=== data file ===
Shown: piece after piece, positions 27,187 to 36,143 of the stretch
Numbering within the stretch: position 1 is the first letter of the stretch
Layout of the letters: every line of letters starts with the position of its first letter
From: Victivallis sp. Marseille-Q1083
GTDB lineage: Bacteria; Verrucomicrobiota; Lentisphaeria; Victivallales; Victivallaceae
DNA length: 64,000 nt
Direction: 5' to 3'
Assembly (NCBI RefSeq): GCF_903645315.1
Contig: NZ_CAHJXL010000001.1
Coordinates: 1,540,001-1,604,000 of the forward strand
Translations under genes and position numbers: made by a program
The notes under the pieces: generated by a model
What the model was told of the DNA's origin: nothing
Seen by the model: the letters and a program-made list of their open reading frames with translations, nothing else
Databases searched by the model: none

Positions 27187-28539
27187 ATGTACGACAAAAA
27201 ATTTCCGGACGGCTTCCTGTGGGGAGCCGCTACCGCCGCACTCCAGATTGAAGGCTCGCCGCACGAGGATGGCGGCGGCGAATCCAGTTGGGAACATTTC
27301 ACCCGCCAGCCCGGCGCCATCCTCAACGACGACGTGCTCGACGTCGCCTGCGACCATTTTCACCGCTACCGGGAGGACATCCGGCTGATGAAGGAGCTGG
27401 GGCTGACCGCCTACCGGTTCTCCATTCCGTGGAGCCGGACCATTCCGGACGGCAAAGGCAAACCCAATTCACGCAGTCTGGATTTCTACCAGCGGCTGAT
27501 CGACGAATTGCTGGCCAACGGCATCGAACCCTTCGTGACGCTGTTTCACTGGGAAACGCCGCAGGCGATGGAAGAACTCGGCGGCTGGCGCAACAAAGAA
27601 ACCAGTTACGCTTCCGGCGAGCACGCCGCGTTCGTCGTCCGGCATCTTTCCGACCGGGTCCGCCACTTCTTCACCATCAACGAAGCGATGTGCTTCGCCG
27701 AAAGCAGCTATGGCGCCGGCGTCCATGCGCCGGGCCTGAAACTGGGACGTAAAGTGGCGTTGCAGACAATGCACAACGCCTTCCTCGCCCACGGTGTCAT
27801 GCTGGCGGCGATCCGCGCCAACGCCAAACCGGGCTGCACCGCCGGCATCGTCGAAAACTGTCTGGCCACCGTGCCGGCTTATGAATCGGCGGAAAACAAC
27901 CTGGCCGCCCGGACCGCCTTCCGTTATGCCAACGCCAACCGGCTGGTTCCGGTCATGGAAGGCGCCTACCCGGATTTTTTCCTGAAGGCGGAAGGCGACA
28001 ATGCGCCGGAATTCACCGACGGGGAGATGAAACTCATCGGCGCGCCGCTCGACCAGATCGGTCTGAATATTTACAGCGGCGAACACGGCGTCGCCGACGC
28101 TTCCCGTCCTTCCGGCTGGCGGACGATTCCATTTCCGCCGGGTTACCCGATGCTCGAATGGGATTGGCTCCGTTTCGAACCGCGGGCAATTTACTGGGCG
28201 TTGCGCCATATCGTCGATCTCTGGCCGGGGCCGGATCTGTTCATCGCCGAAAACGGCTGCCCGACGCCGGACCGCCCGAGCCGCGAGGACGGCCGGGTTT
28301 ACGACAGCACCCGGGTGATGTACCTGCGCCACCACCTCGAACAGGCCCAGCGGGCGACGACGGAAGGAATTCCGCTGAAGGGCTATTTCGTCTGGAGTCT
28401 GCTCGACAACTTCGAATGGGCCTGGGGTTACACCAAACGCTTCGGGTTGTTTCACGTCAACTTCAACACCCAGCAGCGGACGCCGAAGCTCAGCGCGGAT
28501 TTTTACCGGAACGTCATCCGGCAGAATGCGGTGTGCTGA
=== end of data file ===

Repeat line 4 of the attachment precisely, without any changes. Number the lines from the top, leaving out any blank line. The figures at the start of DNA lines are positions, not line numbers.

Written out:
From: Victivallis sp. Marseille-Q1083